Introduction to solutions
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Introduction to Solutions. MIXTURE. PURE SUBSTANCE. yes. no. yes. no. Is the composition uniform?. Can it be chemically decomposed?. Colloids. Suspensions. Matter Flowchart. MATTER. yes. no. Can it be physically separated?. Homogeneous Mixture (solution). Heterogeneous Mixture.

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Introduction to Solutions

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Introduction to solutions

Introduction to Solutions


Matter flowchart

MIXTURE

PURE SUBSTANCE

yes

no

yes

no

Is the composition uniform?

Can it be chemically decomposed?

Colloids

Suspensions

Matter Flowchart

MATTER

yes

no

Can it be physically separated?

Homogeneous Mixture

(solution)

Heterogeneous Mixture

Compound

Element


Pure substances

Pure Substances

  • A pure substance has a definite composition.

  • Pure substances can be

    elements or compounds


Mixtures

Mixtures

  • A mixture can be either homogeneous or heterogeneous.

  • A homogeneous mixture is one in which all of the components are UNIFORMILY distributed.

    • Ex: chocolate milk

  • A heterogeneous mixture is one in which the components are NOT UNIFORMILY distributed.

    • Ex: pizza

HOMOGENEOUS

HETEROGENEOUS


Solutions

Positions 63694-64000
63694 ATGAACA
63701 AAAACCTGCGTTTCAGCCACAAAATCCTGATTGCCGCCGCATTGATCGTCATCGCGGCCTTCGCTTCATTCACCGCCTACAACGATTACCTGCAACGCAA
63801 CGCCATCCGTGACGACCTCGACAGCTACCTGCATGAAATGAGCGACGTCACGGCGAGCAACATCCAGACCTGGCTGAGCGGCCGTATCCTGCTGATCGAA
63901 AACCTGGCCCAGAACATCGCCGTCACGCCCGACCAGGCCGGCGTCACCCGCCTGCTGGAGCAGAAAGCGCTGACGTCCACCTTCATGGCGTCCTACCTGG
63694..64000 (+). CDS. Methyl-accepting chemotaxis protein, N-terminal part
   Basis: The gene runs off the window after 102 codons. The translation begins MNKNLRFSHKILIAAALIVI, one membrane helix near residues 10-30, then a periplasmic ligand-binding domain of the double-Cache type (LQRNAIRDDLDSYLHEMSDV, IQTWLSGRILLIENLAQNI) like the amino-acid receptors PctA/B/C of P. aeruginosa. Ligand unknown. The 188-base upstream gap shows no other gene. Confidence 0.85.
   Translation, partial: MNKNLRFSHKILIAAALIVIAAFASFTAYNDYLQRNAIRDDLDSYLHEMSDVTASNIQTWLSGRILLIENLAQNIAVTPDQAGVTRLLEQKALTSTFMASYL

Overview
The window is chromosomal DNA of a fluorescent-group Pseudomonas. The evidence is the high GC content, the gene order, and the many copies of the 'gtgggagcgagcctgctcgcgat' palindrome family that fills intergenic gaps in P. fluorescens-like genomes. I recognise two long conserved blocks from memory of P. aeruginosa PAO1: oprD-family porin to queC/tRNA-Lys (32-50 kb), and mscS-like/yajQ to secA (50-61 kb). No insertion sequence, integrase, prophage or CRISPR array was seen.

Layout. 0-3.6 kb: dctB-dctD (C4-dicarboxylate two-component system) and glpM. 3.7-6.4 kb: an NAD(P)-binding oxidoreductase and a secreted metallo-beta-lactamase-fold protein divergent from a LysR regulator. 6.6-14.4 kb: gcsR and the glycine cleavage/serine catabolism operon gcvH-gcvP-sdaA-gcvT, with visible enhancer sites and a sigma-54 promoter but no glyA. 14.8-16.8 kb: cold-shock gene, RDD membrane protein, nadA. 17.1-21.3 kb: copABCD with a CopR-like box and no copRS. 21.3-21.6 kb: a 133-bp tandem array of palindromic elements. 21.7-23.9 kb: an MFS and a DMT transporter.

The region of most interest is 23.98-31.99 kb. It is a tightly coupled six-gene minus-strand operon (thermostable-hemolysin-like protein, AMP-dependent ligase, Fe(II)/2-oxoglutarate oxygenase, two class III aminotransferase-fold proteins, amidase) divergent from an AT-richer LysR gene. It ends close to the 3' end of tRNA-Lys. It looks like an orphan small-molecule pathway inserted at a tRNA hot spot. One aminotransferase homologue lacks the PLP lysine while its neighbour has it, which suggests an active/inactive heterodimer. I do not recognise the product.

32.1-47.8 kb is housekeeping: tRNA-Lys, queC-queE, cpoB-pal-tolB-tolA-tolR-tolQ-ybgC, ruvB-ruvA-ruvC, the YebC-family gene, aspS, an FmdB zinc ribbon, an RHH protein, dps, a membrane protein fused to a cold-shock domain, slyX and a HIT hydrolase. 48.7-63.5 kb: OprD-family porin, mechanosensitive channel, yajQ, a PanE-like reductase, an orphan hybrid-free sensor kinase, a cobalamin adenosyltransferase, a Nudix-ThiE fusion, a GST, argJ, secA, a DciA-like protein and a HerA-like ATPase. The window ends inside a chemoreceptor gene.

Solutions

Solutions, in chemistry, are homogeneous mixtures of two or more substances.

The substance present in largest quantity usually is called the solvent. The solvent can be either a liquid or a solid.

The substance that is present in smallest quantity is said to be dissolved and is called the solute. The solute can be either a gas, a liquid, or a solid.


Concept check

Concept Check

Coke lists as its ingredients as: “carbonated water, high fructose corn syrup and/or sucrose, caramel color, phosphoric acid, natural flavors, caffeine”.

What is the solvent?

What are the solutes?

What can we classify CO2 as in carbonated beverages?


Introduction to solutions

  • Miscible liquids can easily dissolve in one another.

  • Immiscible liquids are not soluble in each other.

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Heterogeneous mixtures

Heterogeneous Mixtures

  • Suspensions-a heterogeneous mixture that contains large particles that “settle out” unless constantly stirred or agitated

    • Ex: freshly squeezed OJ, salad dressing

  • Colloids-a heterogeneous mixture in which the components are microscopic and will not separate when left standing.

    • Ex: mayonnaise, milk, stick deodorant


How does a solid dissolve into a liquid

How does a solid dissolve into a liquid?

  • Solvent molecules are attracted to surface ions.

  • Each ion is surrounded by solvent molecules.

Ionic solid dissolving in water


Dissolution vs reaction

dry

Dissolution vs. Reaction

  • Dissolution is a physical change—you can get back the original solute by evaporating the solvent.

  • If you cant, the substance didn’t dissolve, it reacted.

Ni(s) + HCl(aq)

NiCl2(aq) + H2(g)

NiCl2(s)


Factors affecting solubility

Factors Affecting Solubility

  • Chemists use the saying “like dissolves like:”

    • Polar substances tend to dissolve in polar solvents.

    • Nonpolar substances tend to dissolve in nonpolar solvents.

Oil is nonpolar while water is polar.

They are immiscible.


Saturation types

Saturation Types

  • Saturated

  • Unsaturated


Degree of saturation

Degree of saturation

  • Unsaturated Solution

    • Less than the maximum amount of solute for that temperature is dissolved in the solvent.

    • No solid remains in flask.


Degree of saturation1

Degree of saturation

  • Saturated solution

    • Solvent holds as much solute as is possible at that temperature.